As iron sharpens iron, so a friend sharpens a friend. Proverbs 27:17 (NLT)Writing is often thought of as a solitary pursuit - the reclusive artist scribbling away in the attic as words are distilled and preserved for future generations. And it's true that writers do spend a lot of time alone. Yet, if it takes a village to raise a child, there is also a sense in which it also takes a literary village to birth a book. From reading the greats, to teachers, mentors, critique partners, beta-readers, editors, agents, publishers, formatters, cover artists, publicists, distributors, booksellers and readers.
Over the last several weeks, I've been reminded of the important role of critique partners - or friendly critics - those valuable fellow writers who give us pertinent and honest feedback on our work. (Similar but different from Beta-readers and editors).
I've recently appreciated finding a group of fantasy and sci-fi writers who understand what I'm writing and invaluable feedback through the critique sessions plus a novel swap (with some great pointers on siege warfare). And I've also appreciated the time taken by a friend in a poetry group I belong to, whose feedback helped me refine a suite of poems I submitted to a competition on Monday. Such input is priceless.
To be honest though, getting honest feedback can sometimes be a painful process. In some cases, it's taken me months to recover :), but better to hear it now, than after submission or publication. And while, sometimes such harsh criticism has been warranted, that isn't always the case. It's good to hear more than one voice - though the sweetest voices are not always the most accurate.
A good critique partner:
- Is available
- Provides a fresh set of eyes - we see what we think is there and often don't see the plot holes or inaccuracies; I've found that each critiquer will pick up different things. One might be best on grammatical issues, another on the use of rhetorical devices or factual issues, while a third might pick up structural or genre related issues.
- Is honest and brave enough to tell you when something isn't working (for them).
- Is specific - not just 'this is a load of rubbish' but given specific examples of what jars them.
- Will also say what works for them - it's as valuable to know what is working as what isn't (and a little bit of praise keeps one going).
- Is respectful - they don't imply you, the writer, are an idiot or hopeless.
- Have some knowledge of the craft, of your genre and/or target audience - or at least you are aware where their area of strength is.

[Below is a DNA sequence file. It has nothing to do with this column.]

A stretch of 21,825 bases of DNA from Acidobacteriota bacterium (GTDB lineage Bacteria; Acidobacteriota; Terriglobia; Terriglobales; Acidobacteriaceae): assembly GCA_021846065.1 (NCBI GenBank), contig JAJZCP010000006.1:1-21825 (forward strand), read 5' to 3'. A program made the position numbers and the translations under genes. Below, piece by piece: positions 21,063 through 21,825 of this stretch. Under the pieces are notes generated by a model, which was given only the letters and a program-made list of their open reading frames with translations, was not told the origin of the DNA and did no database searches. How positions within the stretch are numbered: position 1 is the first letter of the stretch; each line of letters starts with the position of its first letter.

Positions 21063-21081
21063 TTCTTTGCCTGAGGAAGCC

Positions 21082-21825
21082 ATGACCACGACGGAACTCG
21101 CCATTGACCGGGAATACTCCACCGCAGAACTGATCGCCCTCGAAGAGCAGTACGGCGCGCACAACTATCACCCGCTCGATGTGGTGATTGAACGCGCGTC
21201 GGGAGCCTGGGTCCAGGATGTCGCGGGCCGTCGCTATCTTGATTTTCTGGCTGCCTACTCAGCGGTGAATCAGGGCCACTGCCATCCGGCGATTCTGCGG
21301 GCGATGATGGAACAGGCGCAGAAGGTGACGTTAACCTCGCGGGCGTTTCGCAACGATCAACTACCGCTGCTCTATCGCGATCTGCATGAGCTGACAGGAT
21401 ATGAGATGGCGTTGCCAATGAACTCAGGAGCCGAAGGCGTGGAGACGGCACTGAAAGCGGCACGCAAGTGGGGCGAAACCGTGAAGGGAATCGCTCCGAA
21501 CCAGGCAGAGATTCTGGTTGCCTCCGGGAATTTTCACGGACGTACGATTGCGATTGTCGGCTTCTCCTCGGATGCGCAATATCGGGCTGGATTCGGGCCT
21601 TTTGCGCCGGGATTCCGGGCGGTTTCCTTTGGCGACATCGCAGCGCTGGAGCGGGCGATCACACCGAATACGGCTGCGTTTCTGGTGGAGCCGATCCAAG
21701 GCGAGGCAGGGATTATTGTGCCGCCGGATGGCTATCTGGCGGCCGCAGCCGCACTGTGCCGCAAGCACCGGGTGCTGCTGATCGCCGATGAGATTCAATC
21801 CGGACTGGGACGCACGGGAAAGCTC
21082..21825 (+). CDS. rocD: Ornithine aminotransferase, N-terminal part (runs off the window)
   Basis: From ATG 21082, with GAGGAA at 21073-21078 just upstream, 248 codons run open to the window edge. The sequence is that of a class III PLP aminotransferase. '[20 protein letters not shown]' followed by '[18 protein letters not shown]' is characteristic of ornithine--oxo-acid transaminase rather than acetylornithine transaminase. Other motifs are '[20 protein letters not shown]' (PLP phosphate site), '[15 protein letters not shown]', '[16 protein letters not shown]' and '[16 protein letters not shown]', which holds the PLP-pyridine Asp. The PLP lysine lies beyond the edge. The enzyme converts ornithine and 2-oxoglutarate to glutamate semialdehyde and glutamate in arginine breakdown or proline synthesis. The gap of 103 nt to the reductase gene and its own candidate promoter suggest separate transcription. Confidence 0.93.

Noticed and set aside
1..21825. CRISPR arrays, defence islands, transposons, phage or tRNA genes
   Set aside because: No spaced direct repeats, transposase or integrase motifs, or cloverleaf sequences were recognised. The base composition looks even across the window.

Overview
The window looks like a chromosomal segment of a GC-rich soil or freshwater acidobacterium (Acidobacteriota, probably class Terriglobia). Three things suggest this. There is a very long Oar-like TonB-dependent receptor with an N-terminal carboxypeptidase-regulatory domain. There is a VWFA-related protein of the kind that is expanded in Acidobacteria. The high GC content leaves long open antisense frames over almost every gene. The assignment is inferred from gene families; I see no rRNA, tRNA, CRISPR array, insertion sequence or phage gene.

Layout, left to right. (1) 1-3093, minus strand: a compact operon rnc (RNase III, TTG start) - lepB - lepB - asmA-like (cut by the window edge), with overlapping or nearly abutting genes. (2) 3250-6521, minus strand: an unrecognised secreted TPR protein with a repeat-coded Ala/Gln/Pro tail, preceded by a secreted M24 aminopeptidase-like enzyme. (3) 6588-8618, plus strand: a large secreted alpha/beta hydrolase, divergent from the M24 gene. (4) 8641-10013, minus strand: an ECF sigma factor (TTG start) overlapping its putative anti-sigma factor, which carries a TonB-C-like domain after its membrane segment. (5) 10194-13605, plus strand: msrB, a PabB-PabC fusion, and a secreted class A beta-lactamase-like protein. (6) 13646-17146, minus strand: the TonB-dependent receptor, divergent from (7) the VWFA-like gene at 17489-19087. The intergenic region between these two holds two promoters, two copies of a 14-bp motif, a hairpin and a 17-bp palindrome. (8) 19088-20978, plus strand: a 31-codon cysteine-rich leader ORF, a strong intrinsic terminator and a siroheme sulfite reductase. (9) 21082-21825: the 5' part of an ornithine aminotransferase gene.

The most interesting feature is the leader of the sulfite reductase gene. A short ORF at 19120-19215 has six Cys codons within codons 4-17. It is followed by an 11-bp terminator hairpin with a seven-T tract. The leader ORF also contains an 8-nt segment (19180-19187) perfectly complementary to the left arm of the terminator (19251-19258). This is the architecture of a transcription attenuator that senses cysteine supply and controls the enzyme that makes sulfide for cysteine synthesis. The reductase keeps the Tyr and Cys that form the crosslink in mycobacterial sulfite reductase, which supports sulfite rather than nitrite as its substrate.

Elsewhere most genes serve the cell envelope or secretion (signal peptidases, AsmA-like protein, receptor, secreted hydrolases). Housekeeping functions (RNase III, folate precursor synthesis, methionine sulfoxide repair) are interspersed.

- Balances the negative with the positive.
- Understands were you are on the journey - when we are just beginning we probably needs more encouragement (so we don't give up in despair) than a more experienced writer.
- Is descriptive rather than prescriptive - they explain what they liked and disliked, but they understand that you are the writer of the work.
Being a critique partner is usually a mutual relationship - with each partner taking turns between being the critiquer or being critiqued.
A good recipient of a critique
- Appreciates the value of receiving a critique - someone has taken time to read and respond to your work. Never take that for granted.
- Accepts the critique graciously, even if it's negative.
- Allows time to consider carefully the points that have been raised. Sometimes what seemed ridiculous when you first hear it, may actually make a lot of sense - with time.
- Listens without arguing back - even when you don't like what you hear. If the critiquer notices something, they may not be right about the solution, or even about the problem - but it is often a good indication that you need to look at whether you are communicating clearly at that point.
- Understands that you as the writer, has the final say - it is your work and vision. You will need to develop the wisdom to know when to change things and when to hold on and follow your creative intuitions.
- Is happy to return the favour (gives as well as receives).
Where ever you are on the writing journey, good critique partners are treasures to be appreciated.
Where do you find critique partners? This is not always easy - but many writing groups have some form of critiquing (whether online or face to face). Also, meeting other writers online, at conferences or workshops or writing courses may be ways of meeting potential critique partners with interests in similar genre or areas. Omega Writers, for instance, has sub-groups for creative non-fiction, children and young adult, Science-Fiction and Fantasy and Screen-Writers.
What experiences have you had with critique partners and what tips would you like to share about what makes or breaks a critique partnership.
Scripture quotations marked (NLT) are taken from the Holy Bible, New Living Translation, copyright © 1996, 2004, 2007 by Tyndale House Foundation. Used by permission of Tyndale House Publishers, Inc., Carol Stream, Illinois 60188. All rights reserved.
Image courtesy of tratong at FreeDigitalPhotos.net
Jeanette O’Hagan enjoys writing fiction, poetry, blogging and editing. She is writing her Akrad’s Legacy Series—a Young Adult secondary world fantasy fiction with adventure, courtly intrigue and romantic elements. Her short stories and poems are published in a number of anthologies including Glimpses of Light, Another Time Another Place and Like a Girl. She is excited about launch of Heart of the Mountain on the 30th of this July, 2016 - and the upcoming Omega Writers Brisbane Book Fair.
Jeanette has practised medicine, studied communication, history, theology and, more recently, a Master’s in writing. She loves reading, painting, travel, catching up for coffee with friends, pondering the meaning of life and communicating God’s great love. She lives in Brisbane with her husband and children.